The Pecan Street Project : developing the electric utility system of the future
MetadataShow full item record
The Pecan Street Project (PSP) is a public-private initiative that seeks to establish the City of Austin and its electric utility, Austin Energy (AE), as leaders in developing the electric utility system of the future and clean energy economy. The four main components of the project are to: 1) develop a local, public-private consortium dedicated to research and development of clean energy technologies and distributed power generation; 2) open the city’s electric grid to act as a lab to test emerging clean energy technologies; 3) develop a new business model to ensure AE’s continued profitability; and 4) show the world how the new business and systems model can work. This report provides a case study of PSP and describes an analytical approach for evaluating projects, programs, and policies proposed by PSP working groups to develop a cleaner, more efficient electric system. This report includes a history of the project, discusses opportunities and challenges identified by PSP, and evaluates the potential economic, environmental, system, and other impacts of different project ideas through a technical analysis. This report concludes with a series of recommendations to PSP and identifies policy implications for the City of Austin, AE, other policymakers, and other electric utilities.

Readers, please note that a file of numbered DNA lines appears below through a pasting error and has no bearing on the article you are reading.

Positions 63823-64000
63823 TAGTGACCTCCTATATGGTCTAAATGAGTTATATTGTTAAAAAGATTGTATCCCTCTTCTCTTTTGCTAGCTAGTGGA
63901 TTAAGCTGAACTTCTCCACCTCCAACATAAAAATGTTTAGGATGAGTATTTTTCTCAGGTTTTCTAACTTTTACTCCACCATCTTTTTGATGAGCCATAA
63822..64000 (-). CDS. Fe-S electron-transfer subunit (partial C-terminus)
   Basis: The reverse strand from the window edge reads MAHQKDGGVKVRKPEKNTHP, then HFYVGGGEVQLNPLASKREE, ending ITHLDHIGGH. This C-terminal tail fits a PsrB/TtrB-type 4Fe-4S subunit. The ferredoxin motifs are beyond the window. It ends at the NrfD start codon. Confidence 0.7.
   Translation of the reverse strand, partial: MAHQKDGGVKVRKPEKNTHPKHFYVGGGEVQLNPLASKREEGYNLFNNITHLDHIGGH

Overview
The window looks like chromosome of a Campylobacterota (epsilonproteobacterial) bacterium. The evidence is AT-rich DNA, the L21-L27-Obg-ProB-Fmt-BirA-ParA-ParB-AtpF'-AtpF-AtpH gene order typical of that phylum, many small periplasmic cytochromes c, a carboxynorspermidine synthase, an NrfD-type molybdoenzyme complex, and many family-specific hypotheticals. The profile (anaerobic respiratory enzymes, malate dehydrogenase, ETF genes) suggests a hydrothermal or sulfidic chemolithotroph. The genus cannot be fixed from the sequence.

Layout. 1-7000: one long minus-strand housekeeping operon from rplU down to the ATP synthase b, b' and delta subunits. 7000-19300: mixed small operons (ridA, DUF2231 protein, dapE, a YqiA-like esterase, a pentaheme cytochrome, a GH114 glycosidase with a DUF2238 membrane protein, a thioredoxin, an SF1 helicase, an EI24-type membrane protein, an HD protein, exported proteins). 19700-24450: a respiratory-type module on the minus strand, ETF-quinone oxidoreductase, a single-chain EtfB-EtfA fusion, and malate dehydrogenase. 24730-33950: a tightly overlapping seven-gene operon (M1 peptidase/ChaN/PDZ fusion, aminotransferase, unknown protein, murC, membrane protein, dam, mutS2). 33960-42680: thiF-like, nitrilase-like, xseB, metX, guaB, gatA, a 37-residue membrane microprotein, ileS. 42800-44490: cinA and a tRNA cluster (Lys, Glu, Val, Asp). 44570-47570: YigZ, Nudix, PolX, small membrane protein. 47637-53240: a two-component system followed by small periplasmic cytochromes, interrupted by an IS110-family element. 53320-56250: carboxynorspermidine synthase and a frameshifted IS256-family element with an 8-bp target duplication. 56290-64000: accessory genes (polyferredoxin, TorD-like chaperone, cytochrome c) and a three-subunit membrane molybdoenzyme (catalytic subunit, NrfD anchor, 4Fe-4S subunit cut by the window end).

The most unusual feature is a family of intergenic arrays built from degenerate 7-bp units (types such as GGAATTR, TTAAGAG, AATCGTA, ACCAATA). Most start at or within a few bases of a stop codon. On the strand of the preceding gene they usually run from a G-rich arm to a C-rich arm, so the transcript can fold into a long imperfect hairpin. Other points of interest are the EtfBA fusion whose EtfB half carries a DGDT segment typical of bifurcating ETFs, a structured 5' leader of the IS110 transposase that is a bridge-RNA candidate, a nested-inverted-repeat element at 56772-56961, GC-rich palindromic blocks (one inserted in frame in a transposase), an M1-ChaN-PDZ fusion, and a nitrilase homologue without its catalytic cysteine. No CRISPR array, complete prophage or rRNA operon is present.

Showing items related by title, author, creator and subject.
Roderick, Thomas Edward (2014-05)This dissertation details regulation's impact in networked markets, notably in deregulated electricity and internet service markets. These markets represent basic infrastructure in the modern economy; their innate networked ...
Spence, David B; Hammond, Emily (2016-02-25)For decades, energy policy has struggled to reconcile two distinct visions for the future: the first seeks ever-more-competitive, efficient, and dynamic electricity markets, while the second seeks an ever-greener mix of ...
Jin, Yaran; 0000-0003-2516-4709 (2017-05)In this dissertation, I study the welfare consequences of environmental and price regulations in the electricity industry. I address two important questions. One is that what are the welfare consequences of allowing firms ...